Donald Trump says he buys favors from politicians with campaign donations. That could be why Andrew Cuomo as attorney general didn’t prosecute Trump University.
Throughout this campaign season, Donald Trump’s Republican rivals have tried, mostly in vain, to score points off his generous contributions to Democratic politicians. But while Trump has given lavishly to liberal office-holders, thus far the charge hasn’t hurt him much. This is because his excuse—that as a businessman he had to cover all his bases—has passed muster with enough voters. But a deeper look into his statements about his past campaign contributions shows he is saying much more than that.
Trump has in no uncertain terms explained that he has received political favors for his gifts to political campaigns. In fact, he has used these alleged quid pro quo arrangements as evidence that he is uniquely suited to end corruption in Washington. Consider this statement from last year: “Who knows better than me? I give to everybody. They do whatever I want. It’s true.”
While Trump is happy to describe these transactions in general terms, he has been short on specifics. What favors has he received from these politicians eager to line their coffers with his coin? Since Trump won’t say, we have to look for them. We have to find the politicians he has given the most to, for the longest period of time, and see if any potential favors present themselves.
In Trump’s home state of New York, one politician stands out in this respect, but not one we might expect. That politician is Gov. Andrew Cuomo.
Trump Gives Big to Cuomo
Over at National Review, Deroy Murdock has done the heavy lifting by amassing a spreadsheet of Trump’s donations to New York state (NYS) politicians since 2001. Between 2001 and 2009, Trump gave $64,000 to various Cuomo campaigns. This is more than he gave to any other NYS politician in this time period.
So, why do we see all this love and cash for the liberal scion of the Cuomo clan? Perhaps it’s as simple as that the Cuomos are an important family in New York. This family was for a time tied by marriage to the Kennedys. Maybe Trump just wanted to be close to that kind of fame and power.
But if it is true, as Trump claims, that the beneficiaries of his largesse give him whatever he wants, is there something he might have wanted from Cuomo—and is there any evidence Cuomo might have given him what he wanted?
Enter Trump University
Trump University opened its doors in 2005. Almost immediately, the state told it to stop calling itself a university, as it was not accredited. At that time the attorney general of New York was Eliot Spitzer, another politician to whom Trump donated heavily. By the time Andrew Cuomo took over as attorney general, the office had taken no action to punish Trump University for continuing to use that term.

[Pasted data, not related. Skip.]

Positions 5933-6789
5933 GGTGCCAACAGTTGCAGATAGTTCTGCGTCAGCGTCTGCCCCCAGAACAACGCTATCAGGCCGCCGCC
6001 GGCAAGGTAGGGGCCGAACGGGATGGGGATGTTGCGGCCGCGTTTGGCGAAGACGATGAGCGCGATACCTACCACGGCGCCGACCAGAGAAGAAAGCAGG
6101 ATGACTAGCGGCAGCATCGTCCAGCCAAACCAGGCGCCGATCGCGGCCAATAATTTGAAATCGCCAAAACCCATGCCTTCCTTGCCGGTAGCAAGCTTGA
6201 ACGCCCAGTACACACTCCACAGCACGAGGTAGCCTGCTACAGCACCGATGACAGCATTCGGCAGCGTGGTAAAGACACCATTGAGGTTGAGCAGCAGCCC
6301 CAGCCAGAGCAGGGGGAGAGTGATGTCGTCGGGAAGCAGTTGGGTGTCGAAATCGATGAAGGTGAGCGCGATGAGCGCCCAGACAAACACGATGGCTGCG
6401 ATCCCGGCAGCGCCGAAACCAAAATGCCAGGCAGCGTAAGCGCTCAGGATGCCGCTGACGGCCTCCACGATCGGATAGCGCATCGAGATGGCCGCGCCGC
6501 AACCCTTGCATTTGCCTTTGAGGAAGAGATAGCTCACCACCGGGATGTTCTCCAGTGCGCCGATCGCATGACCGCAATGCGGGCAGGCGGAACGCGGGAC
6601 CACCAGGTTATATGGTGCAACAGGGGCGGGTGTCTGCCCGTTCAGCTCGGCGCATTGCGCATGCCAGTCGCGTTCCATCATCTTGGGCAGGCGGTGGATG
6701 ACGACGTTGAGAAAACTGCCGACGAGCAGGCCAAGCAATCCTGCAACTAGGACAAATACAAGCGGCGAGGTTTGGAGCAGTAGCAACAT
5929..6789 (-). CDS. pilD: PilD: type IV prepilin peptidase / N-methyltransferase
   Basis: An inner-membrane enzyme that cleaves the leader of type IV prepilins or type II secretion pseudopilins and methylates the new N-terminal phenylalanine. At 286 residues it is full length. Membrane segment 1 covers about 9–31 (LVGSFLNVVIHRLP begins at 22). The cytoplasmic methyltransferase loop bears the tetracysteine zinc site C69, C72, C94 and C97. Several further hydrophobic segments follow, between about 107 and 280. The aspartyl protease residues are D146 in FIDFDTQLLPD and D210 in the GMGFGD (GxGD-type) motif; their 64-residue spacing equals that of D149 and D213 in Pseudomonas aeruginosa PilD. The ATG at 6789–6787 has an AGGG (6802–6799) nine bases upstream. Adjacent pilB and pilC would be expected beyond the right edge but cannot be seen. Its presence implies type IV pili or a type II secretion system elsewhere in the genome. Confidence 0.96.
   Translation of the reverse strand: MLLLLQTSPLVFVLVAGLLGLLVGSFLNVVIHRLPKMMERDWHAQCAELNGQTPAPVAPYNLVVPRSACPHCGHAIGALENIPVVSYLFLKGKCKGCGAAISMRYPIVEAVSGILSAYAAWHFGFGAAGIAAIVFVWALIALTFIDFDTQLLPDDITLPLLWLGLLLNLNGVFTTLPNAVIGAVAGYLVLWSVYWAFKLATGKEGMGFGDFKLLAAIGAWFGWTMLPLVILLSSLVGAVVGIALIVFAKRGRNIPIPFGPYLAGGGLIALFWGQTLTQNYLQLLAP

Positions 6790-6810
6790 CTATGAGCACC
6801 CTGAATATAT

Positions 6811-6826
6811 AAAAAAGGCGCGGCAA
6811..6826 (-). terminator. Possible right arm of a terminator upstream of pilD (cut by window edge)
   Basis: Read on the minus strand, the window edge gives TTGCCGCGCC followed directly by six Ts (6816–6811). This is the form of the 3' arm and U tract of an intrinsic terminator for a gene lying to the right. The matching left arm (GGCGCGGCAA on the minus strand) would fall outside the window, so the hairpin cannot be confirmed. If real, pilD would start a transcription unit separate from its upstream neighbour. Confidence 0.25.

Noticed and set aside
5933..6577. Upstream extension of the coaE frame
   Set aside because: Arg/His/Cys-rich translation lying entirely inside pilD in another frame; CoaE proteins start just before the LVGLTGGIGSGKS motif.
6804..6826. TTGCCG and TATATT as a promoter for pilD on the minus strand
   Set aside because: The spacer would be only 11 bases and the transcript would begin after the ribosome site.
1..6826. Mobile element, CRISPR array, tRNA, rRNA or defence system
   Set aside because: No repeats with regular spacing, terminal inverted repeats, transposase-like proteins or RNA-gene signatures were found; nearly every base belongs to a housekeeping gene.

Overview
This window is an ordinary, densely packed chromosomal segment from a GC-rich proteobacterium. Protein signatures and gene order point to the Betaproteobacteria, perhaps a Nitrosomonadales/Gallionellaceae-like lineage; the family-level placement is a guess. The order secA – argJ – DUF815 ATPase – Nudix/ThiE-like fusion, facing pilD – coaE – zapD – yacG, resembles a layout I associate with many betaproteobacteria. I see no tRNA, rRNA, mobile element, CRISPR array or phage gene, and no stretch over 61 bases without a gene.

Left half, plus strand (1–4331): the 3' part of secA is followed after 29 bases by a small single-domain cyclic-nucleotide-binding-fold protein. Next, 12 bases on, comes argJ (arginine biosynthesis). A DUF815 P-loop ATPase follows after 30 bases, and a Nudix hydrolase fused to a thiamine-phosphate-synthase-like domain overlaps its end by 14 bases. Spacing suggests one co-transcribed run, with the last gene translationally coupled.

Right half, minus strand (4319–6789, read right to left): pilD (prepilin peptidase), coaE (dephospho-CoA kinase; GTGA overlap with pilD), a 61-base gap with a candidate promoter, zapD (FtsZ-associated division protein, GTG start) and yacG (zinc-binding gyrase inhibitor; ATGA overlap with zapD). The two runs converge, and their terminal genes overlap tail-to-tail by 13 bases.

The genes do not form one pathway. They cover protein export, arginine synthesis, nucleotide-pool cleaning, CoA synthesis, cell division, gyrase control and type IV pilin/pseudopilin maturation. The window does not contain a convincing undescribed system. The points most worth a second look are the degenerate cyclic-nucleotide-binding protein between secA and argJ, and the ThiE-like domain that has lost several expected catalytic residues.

Trump gave Cuomo $10,000 for his 2006 attorney general campaign—a large sum, even for Trump. Sure enough, Trump University continued to go unchallenged by Cuomo’s office. He took no action although complaints were lining up against Trump’s educational corporation. Even when, in 2010, the attorneys general of Texas and Florida opened investigations against Trump University, New York state was oddly quiet about it. Was it too quiet?
Consider Trump’s largest donation to Cuomo: a whopping $25,000 came in June 2009, as Cuomo was preparing to run for governor. Only months later, the other attorneys general would begin their actions against Trump University. Did Cuomo fail to follow suit because, as Trump claims, the cash meant he would do whatever Trump wanted? Was he afraid to turn off the spigot? Trump also provided him another $5,000 just four months later.
Buying Off the New Guy
With Cuomo presumably heading off to the governors’ mansion in 2011, Eric Schneiderman looked like a good bet to succeed him as attorney general. Not wanting to be left out in the cold, Trump gave $12,500 to Schneiderman’s campaign. It’s what businessmen do, and presumably Trump imagined it would be business as usual. Only it wasn’t.
Just months after Schneiderman took office in 2011, he began an investigation into Trump University. By 2013 he had filed a lawsuit alleging the enterprise was a scam and that Trump had lied when he promised students he would handpick teachers to guide them to Trumpian success in real estate.
Trump was not pleased. Shortly after the lawsuit was announced, he took Twitter:
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